At the vanguard of design, The Lounge by Bates Smart is sophisticated and stylish. However, it offers so much more than just aesthetic benefit to the staff of the University of New South Wales.
February 23rd, 2021
As our workplaces evolve, whether we reside at the office or at home, one thing has become obvious in 2020: we all need personal encounters. We benefit in so many ways from simply being with our peers and colleagues, and this collegiality helps fuel collaboration on so many levels. It seems that we can live without the office but we can’t live without meeting for a coffee, a meal or a drink; something to sate the human need to connect and socialise.
It’s almost as if Kellie Payne, director at Bates Smart and project lead, had consulted a crystal ball before commencing design for The Lounge at the University of New South Wales (UNSW). The concept and resolution of the project exemplifies the idea of a specific place for UNSW staff to gather that facilitates both social connectivity and intellectual learning.
As the brief stipulated, the project would be a meeting place with a club-like atmosphere, where staff and colleagues could meet and discuss work, debate and mingle in relaxed surroundings while enjoying a quality food and beverage offering.
The Lounge is located on the eleventh floor of the UNSW library building — a space that was in major need of repair. The first step for Payne and her team was to open up the area to create a connection to the outside. This was done through the installation of larger windows that capitalise on stunning city vistas. The second step was to design an interior that is both sophisticated and welcoming. This education site doubles as a high-end food and beverage hospitality venue; within the 700-square-metre floor plate there is a café, bar and lounge, a restaurant, private dining/meeting room and a rooftop terrace. While students have their places to gather, The Lounge is intended as the staff equivalent, complete with an excellent interior design that complements the original interior architecture.
On arrival at The Lounge visitors are met by the concierge and first encounter the bar area. There is an easy flow to the floorplan: the lounge meets the restaurant and other dining areas, which in turn adjoin the rooftop terrace. This latter outdoor space features glazed doors that open up to create one continuous area during fine weather. A refined design inclusion is the floor-to-ceiling louvered timber doors, which sit to the side of the glass doors. When required, these can be pulled across to provide privacy and warmth and are in themselves a singular decorative feature.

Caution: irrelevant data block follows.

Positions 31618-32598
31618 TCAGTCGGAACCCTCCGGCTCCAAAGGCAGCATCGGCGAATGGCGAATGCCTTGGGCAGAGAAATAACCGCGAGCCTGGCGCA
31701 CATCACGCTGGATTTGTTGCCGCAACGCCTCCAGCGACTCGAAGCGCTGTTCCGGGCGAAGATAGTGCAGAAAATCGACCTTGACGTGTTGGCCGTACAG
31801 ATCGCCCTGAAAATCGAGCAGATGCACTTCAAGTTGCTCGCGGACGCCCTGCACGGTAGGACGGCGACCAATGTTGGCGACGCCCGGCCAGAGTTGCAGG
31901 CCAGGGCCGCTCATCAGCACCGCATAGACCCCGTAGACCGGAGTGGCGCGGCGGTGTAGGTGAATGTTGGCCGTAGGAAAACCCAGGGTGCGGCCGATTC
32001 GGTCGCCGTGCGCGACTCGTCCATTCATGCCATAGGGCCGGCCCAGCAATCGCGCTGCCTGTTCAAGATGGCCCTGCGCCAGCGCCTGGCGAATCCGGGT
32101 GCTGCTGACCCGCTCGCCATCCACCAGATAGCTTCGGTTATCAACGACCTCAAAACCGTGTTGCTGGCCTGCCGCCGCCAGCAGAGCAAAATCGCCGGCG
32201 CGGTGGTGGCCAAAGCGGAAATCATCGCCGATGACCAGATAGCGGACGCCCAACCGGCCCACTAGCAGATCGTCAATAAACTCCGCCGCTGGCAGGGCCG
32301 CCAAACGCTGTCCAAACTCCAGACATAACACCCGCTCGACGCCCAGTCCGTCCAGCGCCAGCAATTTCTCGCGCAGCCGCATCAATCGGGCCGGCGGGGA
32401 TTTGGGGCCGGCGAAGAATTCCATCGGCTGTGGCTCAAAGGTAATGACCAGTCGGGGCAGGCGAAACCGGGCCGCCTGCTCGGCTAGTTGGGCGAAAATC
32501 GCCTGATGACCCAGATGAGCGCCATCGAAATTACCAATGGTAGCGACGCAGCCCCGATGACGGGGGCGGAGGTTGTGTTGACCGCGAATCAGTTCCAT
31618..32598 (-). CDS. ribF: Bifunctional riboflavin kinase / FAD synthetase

The outside terrace or cabana is something to rival the rooftop of any six-star hotel. With a pared back design that includes smart easy chairs, low tables, a comfortable banquette around the perimeter, cushions and an overhead pergola, this space is a consummate gathering place and even more so with the panoramic views of the city below.
Within the interior of The Lounge the material and colour palettes are co-joined; timber and brown hues marry with the forest and emerald green tones of the glass tiles and patterned carpet.
There is a timber floor throughout save for the cream, green and brown grid patterned carpet in the restaurant. The overhead ceiling finish is concrete and there is subdued lighting and elegant wall sconces in the restaurant that provide ambience and decorative interest. There are ample and diverse forms of seating scattered throughout The Lounge, from banquettes to leather chairs. While high stools have been positioned in front of the leathered and marble-
clad Black Forest bar and green-glass faceted back wall that features shelving for bottles and glasses.
Long gone are the days of the musty staff room where teachers and staff gathered, this project offers the modern alternative. As a mixture of upmarket hospitality venue and luxurious residential living room, The Lounge is a splendid venue for the individual, a few or a group to gather. Payne was aware when creating the interior that many academics and researchers work alone, and that their colleagues can be spread far and wide. The Lounge was designed to provide a place for social interaction, helping to alleviate some of the aloneness that comes with such positions.
Payne and her team have interpreted the brief and realised the vision with clarity. The Lounge has achieved all that was intended and more, promoting connectivity between people, departments and to the wider university population. The various areas are booked out months in advance and staff members have taken to this new style of working life with gusto. With such an interior, and the best of hospitable intentions, this project has achieved outstanding success. It has enriched the working and social life of the staff at UNSW, but more than that, it feeds the collective soul on every level.
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